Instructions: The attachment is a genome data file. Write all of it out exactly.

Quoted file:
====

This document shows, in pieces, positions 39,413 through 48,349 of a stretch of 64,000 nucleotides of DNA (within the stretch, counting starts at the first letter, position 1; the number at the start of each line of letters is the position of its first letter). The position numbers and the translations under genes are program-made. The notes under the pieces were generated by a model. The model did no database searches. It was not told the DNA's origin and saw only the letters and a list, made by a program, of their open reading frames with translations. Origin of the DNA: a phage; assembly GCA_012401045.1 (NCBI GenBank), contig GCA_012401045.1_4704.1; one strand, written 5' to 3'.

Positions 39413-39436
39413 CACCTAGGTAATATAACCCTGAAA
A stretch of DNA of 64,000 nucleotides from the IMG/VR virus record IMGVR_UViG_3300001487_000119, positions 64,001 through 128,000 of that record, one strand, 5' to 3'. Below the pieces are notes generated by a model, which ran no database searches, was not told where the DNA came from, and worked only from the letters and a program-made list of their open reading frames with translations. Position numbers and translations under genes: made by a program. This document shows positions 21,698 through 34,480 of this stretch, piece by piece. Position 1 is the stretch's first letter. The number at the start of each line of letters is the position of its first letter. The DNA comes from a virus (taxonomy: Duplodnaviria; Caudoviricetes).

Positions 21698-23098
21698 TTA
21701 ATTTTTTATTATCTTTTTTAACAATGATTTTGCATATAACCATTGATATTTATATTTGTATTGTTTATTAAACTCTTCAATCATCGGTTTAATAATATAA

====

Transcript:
This document shows, in pieces, positions 39,413 through 48,349 of a stretch of 64,000 nucleotides of DNA (within the stretch, counting starts at the first letter, position 1; the number at the start of each line of letters is the position of its first letter). The position numbers and the translations under genes are program-made. The notes under the pieces were generated by a model. The model did no database searches. It was not told the DNA's origin and saw only the letters and a list, made by a program, of their open reading frames with translations. Origin of the DNA: a phage; assembly GCA_012401045.1 (NCBI GenBank), contig GCA_012401045.1_4704.1; one strand, written 5' to 3'.

Positions 39413-39436
39413 CACCTAGGTAATATAACCCTGAAA
A stretch of DNA of 64,000 nucleotides from the IMG/VR virus record IMGVR_UViG_3300001487_000119, positions 64,001 through 128,000 of that record, one strand, 5' to 3'. Below the pieces are notes generated by a model, which ran no database searches, was not told where the DNA came from, and worked only from the letters and a program-made list of their open reading frames with translations. Position numbers and translations under genes: made by a program. This document shows positions 21,698 through 34,480 of this stretch, piece by piece. Position 1 is the stretch's first letter. The number at the start of each line of letters is the position of its first letter. The DNA comes from a virus (taxonomy: Duplodnaviria; Caudoviricetes).

Positions 21698-23098
21698 TTA
21701 ATTTTTTATTATCTTTTTTAACAATGATTTTGCATATAACCATTGATATTTATATTTGTATTGTTTATTAAACTCTTCAATCATCGGTTTAATAATATAA